First Nations policing gets funding boost from Manitoba Justice

By Dave Baxter

 Local Journalism Initiative Reporter

Manitoba’s Justice Minister announced Thursday the province will provide more than $150,000 in funding, as they look to help Manitoba’s First Nation Police Force improve their training and recruitment efforts.

At an announcement at the site of the Swan Lake First Nation office in Headingley, Justice Minister Kelvin Goertzen said the province will be providing $155,100 through the Criminal Property Forfeiture Fund (CPFF) to the Manitoba First Nations Police Service

(MFNPS) a police force that serves several First Nations communities in the province.

The CPFF program seizes and liquidates criminal assets, and puts money back into police and community initiatives, and the province said the funding will allow MFNPS to purchase equipment and undergo training that will “enhance human resource capacity, investigative capabilities, and service delivery.”

“Our government remains committed to improving law enforcement services around the province to enhance public confidence in law enforcement and the justice system, and to help keep Manitobans safe in their communities,” Goertzen said on Thursday.

According to the province, the support from the CPFF will assist MFNPS in purchasing equipment and providing staff training in several important areas of law enforcement including forensic analysis, breathalyzer technician training, use of drone technology in police investigations, and software and training for front-line staff.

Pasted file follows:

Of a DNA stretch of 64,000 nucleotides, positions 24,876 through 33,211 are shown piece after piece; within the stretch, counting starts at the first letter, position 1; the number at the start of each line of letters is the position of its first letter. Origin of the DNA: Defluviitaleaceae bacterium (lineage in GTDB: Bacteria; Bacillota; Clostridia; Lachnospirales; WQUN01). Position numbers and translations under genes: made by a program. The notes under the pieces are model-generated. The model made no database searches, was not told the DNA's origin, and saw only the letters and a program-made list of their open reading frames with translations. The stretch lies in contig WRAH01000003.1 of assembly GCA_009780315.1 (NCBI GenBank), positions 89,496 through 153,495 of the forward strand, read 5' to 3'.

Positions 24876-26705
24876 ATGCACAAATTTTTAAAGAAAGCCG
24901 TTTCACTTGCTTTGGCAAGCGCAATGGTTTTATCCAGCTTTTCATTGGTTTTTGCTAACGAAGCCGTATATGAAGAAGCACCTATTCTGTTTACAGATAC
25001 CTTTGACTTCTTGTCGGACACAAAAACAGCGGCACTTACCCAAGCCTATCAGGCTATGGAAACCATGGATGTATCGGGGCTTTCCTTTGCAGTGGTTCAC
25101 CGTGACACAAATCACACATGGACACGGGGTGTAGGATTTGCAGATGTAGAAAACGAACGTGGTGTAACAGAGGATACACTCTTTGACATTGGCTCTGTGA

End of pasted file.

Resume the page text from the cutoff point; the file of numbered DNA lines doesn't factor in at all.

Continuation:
MFNPS Chief of Police Doug Palson said the more than $150,000 “goes a long way to support the work of the MFNPS to ensure community safety and well-being.”

“Further, it represents a significant commitment on the part of Manitoba Justice towards the advancement of First Nations policing in our province, as this funding will be dedicated to initiatives that otherwise would not be possible,” Palson said.

Goertzen added on Thursday that First Nations communities in Manitoba experience some of the highest violent crime rates in Canada, and several northern Manitoba First Nations are in remote and isolated locations without any full-time police presence.

– Dave Baxter is a Local Journalism Initiative reporter who works out of the Winnipeg Sun. The Local Journalism Initiative is funded by the Government of Canada.



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